As a group, children with CP are smaller and more poorly nourished than their typically developing peers. These differences between affected and nonaffected children are more marked with increasing age and with the severity of the motor impairment.
      • Kuperminc M.
      • Stevenson R.
      Growth and nutrition disorders in children with cerebral palsy.
      A complex interplay of these factors and other nutritional and non-nutritional factors impacts the growth and nutritional status of children with CP.
      • Andrew M.J.
      • Sullivan P.B.
      Growth in cerebral palsy.
      Good nutrition is the cornerstone of health and well-being for all children, whether affected by CP or not. Weight gain and growth along predicted trajectories, reassure families and care providers that a child is thriving and is healthy. The same holds true for children with CP, but in these children the measuring and monitoring of growth is fraught with challenges that must be overcome to be able to interpret nutritional adequacy.
      • Kuperminc M.
      • Stevenson R.
      Growth and nutrition disorders in children with cerebral palsy.
      • Rogers B.
      Feeding method and health outcome of children with cerebral palsy.
      Understanding when a child’s nutritional status is faltering is important because poor nutrition has serious consequences and is potentially remediable.
      • Samson-Fang L.
      • Fung E.
      • Stallings V.A.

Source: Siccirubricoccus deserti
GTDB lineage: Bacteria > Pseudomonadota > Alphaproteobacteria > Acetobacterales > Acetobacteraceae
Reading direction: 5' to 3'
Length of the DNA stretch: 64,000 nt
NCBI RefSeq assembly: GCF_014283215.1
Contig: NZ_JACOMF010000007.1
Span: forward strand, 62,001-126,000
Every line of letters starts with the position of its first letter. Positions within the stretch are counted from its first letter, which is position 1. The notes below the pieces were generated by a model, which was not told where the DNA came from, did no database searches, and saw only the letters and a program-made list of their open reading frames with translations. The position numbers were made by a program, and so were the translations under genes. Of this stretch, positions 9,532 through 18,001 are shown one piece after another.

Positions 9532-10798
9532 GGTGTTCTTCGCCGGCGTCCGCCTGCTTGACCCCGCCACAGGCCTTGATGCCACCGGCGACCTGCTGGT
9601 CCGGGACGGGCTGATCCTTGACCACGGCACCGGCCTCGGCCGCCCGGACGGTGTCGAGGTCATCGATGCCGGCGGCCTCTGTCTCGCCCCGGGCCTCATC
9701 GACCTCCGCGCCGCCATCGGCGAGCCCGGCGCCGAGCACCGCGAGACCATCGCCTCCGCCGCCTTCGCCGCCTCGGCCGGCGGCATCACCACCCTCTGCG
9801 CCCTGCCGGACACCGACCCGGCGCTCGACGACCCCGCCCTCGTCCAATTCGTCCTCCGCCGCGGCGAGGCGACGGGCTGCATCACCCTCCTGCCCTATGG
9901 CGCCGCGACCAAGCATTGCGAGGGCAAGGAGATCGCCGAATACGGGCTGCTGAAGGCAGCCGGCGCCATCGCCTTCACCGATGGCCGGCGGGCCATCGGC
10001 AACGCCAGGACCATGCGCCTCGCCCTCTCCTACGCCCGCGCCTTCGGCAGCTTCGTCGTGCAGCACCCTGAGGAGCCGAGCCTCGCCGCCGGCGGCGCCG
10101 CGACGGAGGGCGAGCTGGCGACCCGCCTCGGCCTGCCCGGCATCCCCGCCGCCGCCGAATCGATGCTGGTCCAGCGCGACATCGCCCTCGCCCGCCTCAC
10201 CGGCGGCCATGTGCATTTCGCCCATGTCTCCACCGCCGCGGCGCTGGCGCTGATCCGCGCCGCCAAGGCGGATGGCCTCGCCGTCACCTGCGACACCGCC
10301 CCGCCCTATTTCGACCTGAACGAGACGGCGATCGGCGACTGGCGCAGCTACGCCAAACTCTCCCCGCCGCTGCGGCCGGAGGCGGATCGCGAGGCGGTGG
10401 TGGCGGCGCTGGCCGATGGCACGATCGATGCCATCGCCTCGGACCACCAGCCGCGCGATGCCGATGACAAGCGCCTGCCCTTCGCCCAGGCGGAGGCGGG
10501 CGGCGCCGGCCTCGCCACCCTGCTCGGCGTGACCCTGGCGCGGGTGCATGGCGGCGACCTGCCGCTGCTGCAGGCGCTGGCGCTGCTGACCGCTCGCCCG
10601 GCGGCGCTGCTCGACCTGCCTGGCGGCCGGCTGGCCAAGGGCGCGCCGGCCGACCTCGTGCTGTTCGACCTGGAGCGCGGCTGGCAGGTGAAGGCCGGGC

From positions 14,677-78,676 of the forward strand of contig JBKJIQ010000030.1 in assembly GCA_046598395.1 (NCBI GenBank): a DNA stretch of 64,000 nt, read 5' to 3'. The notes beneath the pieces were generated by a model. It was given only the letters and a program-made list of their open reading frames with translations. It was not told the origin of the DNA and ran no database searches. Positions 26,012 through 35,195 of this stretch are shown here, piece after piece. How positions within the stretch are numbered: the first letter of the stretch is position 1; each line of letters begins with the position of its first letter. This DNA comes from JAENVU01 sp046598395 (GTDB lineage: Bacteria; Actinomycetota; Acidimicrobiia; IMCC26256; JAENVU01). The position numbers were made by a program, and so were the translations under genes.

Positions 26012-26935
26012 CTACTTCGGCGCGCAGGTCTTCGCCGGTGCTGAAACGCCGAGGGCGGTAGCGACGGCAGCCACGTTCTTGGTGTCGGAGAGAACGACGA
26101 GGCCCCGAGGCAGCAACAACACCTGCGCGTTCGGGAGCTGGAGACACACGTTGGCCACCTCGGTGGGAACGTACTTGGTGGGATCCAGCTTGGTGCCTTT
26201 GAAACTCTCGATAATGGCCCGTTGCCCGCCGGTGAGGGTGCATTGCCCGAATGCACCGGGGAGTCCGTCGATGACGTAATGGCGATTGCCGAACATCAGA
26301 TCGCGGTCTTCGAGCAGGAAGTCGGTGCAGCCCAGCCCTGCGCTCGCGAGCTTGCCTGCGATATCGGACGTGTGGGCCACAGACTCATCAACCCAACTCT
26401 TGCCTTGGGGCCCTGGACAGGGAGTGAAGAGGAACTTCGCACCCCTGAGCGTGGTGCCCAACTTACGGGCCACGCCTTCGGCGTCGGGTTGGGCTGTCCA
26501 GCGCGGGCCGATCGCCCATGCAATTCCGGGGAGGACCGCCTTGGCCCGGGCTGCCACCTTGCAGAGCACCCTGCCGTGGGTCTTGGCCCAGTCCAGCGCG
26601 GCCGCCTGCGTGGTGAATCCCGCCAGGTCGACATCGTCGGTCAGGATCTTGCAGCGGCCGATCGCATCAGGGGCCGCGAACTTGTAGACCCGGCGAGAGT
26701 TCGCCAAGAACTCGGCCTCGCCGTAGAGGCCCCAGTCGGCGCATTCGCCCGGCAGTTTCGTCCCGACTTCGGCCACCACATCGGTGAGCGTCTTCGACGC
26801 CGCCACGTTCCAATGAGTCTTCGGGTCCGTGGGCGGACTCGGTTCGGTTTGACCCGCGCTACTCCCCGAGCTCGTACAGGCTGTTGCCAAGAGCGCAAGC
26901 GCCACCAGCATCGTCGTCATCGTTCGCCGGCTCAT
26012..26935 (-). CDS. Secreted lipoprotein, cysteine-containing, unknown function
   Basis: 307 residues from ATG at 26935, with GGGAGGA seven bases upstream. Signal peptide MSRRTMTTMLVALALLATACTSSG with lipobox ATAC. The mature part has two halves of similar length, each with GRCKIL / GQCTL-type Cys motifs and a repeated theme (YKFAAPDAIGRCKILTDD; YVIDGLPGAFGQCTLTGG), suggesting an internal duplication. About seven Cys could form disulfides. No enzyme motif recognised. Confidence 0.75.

• et al.
      Relationship of nutritional status to health and societal participation in children with cerebral palsy.
      • Brooks J.
      • Day S.
      • Shavelle R.
      • et al.
      Low weight, morbidity and mortality in children with cerebral palsy: new clinical growth charts.

      Factors affecting nutrition and growth in children with cerebral palsy

      The children with CP who are at the greatest risk of having significant nutritional problems are those who present with poor weight gain at a young age,
      • Samson-Fang L.
      • Stevenson R.
      Linear growth velocity in children with cerebral palsy.
      • Dahl M.
      • Thommessen M.
      • Rasmussen M.
      • et al.
      Feeding and nutritional characteristics in children with moderate or severe cerebral palsy.
      who have significant motor impairments,
      • Liptak G.S.
      • O’Donnell M.
      • Conaway M.
      • et al.
      Health status of children with moderate to severe cerebral palsy.
      and who have feeding and swallowing problems.
      • Samson-Fang L.
      • Fung E.
      • Stallings V.A.
      • et al.
      Relationship of nutritional status to health and societal participation in children with cerebral palsy.
      • Karagiozoglu-Lampoudi T.
      • Daskalou E.
      • Vargiami E.